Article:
• The attention for kids safety. No interaction with each other or information sharing through social networks.
  • A limited number of games (ten) per day to make sure kids do not play online the whole day.

Real Madrid Kids Planet

In 2015 Real launched Real Madrid Kids Planet, ‘an online virtual world’ targeting 4 to 14 year-olds. Free of charge children register, create their own avatar and play games (train players, complete missions and more). Football is the main focus, but the Real Madrid basketball team is also represented. Premium memberships are available for €4,95 per month.

Positive is that Real Madrid Kids Planet is both in Spanish and English, therefore targeting far more young fans around the world.

The kids zone on the website is also in Spanish and English. It offers four more games to children and adults, like a trivia game and fantasy manager. Hala Madrid Junior, a club magazine for young club cardholders, is marketed here as well.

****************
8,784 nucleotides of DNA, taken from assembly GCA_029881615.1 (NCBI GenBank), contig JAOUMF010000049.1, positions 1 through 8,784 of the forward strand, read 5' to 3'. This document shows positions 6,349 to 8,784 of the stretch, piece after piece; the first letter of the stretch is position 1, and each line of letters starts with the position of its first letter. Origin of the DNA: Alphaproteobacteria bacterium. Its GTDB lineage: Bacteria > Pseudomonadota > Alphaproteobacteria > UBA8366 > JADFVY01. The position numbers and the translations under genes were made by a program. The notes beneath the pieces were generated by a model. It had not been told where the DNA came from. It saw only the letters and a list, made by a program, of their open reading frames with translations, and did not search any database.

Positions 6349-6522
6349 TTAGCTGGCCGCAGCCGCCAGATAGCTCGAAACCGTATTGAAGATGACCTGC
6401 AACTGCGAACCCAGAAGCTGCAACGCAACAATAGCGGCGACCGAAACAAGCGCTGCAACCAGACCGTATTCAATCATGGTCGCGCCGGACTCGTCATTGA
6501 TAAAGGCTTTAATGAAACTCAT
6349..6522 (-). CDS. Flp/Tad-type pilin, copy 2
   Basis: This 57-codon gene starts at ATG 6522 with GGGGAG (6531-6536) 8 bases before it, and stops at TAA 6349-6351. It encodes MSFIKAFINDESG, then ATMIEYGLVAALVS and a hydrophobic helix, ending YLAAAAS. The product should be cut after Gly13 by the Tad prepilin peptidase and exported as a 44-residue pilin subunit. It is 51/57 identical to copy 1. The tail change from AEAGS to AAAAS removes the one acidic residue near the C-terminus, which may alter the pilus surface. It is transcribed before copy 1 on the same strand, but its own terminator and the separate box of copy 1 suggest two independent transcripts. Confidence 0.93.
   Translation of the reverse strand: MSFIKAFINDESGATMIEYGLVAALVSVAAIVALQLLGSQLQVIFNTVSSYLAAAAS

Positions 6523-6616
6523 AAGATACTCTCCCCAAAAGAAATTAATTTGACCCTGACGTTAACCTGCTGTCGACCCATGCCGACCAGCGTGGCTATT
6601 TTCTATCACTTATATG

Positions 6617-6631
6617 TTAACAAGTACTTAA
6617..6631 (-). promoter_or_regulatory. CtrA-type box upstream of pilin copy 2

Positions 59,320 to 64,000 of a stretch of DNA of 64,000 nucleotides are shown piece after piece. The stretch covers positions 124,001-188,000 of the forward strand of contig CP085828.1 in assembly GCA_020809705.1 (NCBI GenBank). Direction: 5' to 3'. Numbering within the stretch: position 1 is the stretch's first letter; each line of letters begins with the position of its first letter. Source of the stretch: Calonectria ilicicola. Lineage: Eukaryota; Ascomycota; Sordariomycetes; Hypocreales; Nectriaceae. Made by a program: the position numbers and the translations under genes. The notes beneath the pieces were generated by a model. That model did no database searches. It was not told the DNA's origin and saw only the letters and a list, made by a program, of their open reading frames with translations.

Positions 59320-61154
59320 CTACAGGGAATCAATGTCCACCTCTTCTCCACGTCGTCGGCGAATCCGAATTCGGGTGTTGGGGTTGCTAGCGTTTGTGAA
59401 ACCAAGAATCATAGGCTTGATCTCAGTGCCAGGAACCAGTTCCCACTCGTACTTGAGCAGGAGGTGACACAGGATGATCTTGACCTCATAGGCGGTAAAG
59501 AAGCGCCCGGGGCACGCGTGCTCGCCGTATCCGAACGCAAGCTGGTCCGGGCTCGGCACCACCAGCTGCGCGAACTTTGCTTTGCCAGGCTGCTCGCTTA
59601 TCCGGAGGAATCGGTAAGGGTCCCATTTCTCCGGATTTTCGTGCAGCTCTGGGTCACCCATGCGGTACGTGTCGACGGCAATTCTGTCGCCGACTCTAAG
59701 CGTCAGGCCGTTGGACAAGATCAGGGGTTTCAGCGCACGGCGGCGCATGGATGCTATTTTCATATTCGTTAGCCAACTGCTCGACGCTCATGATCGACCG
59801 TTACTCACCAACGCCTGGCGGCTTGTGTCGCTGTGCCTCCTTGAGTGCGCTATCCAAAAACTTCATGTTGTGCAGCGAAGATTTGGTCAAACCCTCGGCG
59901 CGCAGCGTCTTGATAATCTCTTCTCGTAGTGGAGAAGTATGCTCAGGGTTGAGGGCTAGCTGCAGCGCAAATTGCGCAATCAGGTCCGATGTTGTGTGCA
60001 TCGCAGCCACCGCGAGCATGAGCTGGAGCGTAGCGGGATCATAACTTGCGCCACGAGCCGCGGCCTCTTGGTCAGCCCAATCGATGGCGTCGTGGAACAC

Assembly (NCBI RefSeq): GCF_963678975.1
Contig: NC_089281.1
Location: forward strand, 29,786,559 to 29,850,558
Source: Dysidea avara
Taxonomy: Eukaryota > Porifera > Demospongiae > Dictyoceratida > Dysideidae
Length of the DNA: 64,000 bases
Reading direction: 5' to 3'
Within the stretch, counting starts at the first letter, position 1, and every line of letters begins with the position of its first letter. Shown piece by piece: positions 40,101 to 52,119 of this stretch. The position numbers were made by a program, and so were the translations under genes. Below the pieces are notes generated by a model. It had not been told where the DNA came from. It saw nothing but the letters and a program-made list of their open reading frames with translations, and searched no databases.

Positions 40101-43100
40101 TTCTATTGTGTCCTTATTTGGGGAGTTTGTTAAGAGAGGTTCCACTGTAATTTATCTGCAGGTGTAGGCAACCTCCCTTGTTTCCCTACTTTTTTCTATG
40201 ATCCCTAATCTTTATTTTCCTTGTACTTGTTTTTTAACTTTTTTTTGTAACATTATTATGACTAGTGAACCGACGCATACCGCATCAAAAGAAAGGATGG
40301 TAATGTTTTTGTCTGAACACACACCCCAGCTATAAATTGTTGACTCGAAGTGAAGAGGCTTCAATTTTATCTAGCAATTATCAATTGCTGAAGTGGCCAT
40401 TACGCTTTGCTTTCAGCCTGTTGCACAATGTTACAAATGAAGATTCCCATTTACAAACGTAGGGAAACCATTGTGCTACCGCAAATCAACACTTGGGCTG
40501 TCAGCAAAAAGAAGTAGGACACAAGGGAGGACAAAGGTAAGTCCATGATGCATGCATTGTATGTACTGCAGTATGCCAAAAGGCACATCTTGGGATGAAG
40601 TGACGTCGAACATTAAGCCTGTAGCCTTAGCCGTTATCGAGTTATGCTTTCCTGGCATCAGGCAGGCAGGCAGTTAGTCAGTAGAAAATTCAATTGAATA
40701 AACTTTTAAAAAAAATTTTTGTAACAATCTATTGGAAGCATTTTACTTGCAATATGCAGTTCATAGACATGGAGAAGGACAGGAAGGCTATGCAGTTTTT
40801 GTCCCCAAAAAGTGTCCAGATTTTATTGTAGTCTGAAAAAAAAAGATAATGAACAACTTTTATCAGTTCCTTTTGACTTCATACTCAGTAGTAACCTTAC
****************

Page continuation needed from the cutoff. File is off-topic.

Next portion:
The Portuguese, French, Japanese, Indonesian, Chinese and Arab websites all feature a limited kids zone. There are no games in these languages, but drawings are available free of charge.

PSG

At the end of 2011 PSG announced the launch of a website for kids as part of the PSG kids programme. Unfortunately the website is not active anymore for whatever reason.

The club does have an active Facebook page Junior Club with over 300,000 likes. In January they had 16 posts (solely in French) on the page. Fans can win prizes such as a scarf, being a mascot or being a young reporter.

A fun recently released app for kids is the Wake Up Call. The star players of PSG act as an alarm clock and encourage kids to get up.

FC Arsenal Junior Gunners

Arsenal runs a junior gunners programme and has a site build around this. They segment their junior members into three age groups. Children up to 3 years old get the ‘welcome to our world’ experience, kids between 4 and 11 are junior gunners and 12 to 16 year-olds are young guns. The segmentation and different manners of engagement (young guns and electronic devices and the youngest with colouring) are clearly visible in the promo video for the 2015-16 campaign.